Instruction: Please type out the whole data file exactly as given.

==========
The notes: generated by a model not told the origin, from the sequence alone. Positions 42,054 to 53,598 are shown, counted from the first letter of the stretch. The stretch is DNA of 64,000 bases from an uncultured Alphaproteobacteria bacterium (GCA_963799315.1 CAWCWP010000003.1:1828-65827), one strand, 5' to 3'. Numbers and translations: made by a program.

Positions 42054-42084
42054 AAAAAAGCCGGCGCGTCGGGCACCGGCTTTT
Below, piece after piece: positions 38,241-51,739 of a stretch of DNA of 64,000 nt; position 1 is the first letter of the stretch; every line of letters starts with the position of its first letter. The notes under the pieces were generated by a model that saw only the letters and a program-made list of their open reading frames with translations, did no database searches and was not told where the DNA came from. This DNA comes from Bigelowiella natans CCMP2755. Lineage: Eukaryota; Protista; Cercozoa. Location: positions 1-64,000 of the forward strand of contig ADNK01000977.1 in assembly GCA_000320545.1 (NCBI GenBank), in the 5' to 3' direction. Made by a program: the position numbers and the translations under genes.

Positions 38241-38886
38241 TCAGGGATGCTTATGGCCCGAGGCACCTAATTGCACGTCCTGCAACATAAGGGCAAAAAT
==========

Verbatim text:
The notes: generated by a model not told the origin, from the sequence alone. Positions 42,054 to 53,598 are shown, counted from the first letter of the stretch. The stretch is DNA of 64,000 bases from an uncultured Alphaproteobacteria bacterium (GCA_963799315.1 CAWCWP010000003.1:1828-65827), one strand, 5' to 3'. Numbers and translations: made by a program.

Positions 42054-42084
42054 AAAAAAGCCGGCGCGTCGGGCACCGGCTTTT
Below, piece after piece: positions 38,241-51,739 of a stretch of DNA of 64,000 nt; position 1 is the first letter of the stretch; every line of letters starts with the position of its first letter. The notes under the pieces were generated by a model that saw only the letters and a program-made list of their open reading frames with translations, did no database searches and was not told where the DNA came from. This DNA comes from Bigelowiella natans CCMP2755. Lineage: Eukaryota; Protista; Cercozoa. Location: positions 1-64,000 of the forward strand of contig ADNK01000977.1 in assembly GCA_000320545.1 (NCBI GenBank), in the 5' to 3' direction. Made by a program: the position numbers and the translations under genes.

Positions 38241-38886
38241 TCAGGGATGCTTATGGCCCGAGGCACCTAATTGCACGTCCTGCAACATAAGGGCAAAAAT